Mercury Hg hands-on preview

We have to admit that we’re suckers for clean, geometric worlds like those found in Marble Madness, Super Monkey Ball, and evenSnake Rattle & Roll, so we find the aesthetic of Mercury Hg rather appealing. An update of a PSP (and PS2, and Wii) game, Mercury Hg puts the world in the player’s hands – you tilt the entire play field as in Monkey Ball, except instead of a ball, you’re directing a blob of mercury. This might not seem like an important difference, but it actually makes the game unique thanks to some creative thinking by the designers.

At the start of each level you have a single, silver blob of mercury. Tilting the world sends the blob slipping along channels and bridges, with increasingly narrow and perilous pathways to navigate with a time limit – you will be falling to your death a lot in this game in the later levels. Sometimes you’ll encounter a gateway of a certain color, so to get through it you need your mercury to be that color. At first the solutions are dead simple – e.g. paint your blob blue for a blue gateway. But then there are colored tiles on the ground that can only be passed over if you’re the right color (there’s a cool “invisible wall” effect where your blob pours around the colored tiles as if they’re protected by a force field). So you have to swap from one color to the next to access certain areas.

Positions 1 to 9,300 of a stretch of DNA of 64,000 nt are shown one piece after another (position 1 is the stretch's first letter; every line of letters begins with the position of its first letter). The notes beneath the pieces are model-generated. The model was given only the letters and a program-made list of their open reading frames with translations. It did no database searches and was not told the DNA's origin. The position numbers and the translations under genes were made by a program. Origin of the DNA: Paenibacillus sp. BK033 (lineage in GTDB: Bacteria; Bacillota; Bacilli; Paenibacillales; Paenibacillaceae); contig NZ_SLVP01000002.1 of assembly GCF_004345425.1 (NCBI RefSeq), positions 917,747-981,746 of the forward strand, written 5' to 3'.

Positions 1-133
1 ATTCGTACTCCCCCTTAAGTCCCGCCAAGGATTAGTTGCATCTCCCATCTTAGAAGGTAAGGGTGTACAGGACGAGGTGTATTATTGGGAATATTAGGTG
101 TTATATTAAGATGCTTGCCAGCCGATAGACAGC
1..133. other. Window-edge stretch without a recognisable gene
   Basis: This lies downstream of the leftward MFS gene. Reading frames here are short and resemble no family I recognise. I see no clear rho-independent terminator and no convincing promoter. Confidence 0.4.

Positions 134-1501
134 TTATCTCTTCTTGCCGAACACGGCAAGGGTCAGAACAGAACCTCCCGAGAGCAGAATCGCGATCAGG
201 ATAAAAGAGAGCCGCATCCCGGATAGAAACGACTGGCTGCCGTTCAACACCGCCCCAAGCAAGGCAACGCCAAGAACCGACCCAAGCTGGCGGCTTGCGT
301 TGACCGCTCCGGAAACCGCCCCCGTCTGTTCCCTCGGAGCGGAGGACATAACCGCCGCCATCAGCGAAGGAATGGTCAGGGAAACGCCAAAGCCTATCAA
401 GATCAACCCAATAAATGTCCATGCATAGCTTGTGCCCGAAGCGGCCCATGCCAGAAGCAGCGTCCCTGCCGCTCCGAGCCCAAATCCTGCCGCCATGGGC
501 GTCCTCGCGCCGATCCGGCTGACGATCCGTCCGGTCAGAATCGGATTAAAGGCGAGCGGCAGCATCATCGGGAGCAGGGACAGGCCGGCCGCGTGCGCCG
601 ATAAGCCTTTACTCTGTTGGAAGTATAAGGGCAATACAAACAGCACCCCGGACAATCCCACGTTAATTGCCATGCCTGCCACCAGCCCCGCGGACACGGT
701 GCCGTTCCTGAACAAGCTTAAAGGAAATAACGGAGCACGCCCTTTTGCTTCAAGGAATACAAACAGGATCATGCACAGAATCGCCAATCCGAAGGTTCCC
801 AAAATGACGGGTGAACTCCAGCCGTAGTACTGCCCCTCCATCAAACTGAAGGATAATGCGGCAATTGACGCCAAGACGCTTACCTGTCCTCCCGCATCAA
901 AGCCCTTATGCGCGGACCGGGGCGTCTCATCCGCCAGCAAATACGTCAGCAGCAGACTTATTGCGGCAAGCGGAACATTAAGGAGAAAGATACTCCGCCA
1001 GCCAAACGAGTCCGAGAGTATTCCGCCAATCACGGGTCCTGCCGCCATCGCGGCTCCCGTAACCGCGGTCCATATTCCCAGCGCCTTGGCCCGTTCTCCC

Yet, being a blob, you can also split the mercury by tilting the world and guiding the blob into a sharp corner that slices the puddle in two. Now you have to watch both smaller blobs while titling the world. You may need to get both blobs through different pathways, or you may need to figure out how to do some color mixing. You might be presented with a green gateway, but only blue and yellow colors, so you have to find a way to split your blob, then color the two blobs separately, and then remix them to get the green color you need.

We got to play one of the slightly higher levels and even though it was challenging, it was short, which means the game can be played in snack-sized bites. Of course, it also means you’ll probably end up getting sucked into “just one more level.” It seems like a fun distraction on XBLA and PSN for a mere 5 bucks, and we saw enough levels to know that it’s not a one-trick pony – each level presented some new kind of challenge. We should note that we played the 360 version, but we’re told the PSN version is the best because it utilizes the Sixaxis in what is surely the one way that motion control is perfectly suited for – tilt the controller to tilt the world. Mercury Hg is aiming for a late 2011 release.

Jul 26, 2011

Matthew Keast
My new approach to play all games on Hard mode straight off the bat has proven satisfying. Sure there is some frustration, but I've decided it's the lesser of two evils when weighed against the boredom of easiness that Normal difficulty has become in the era of casual gaming.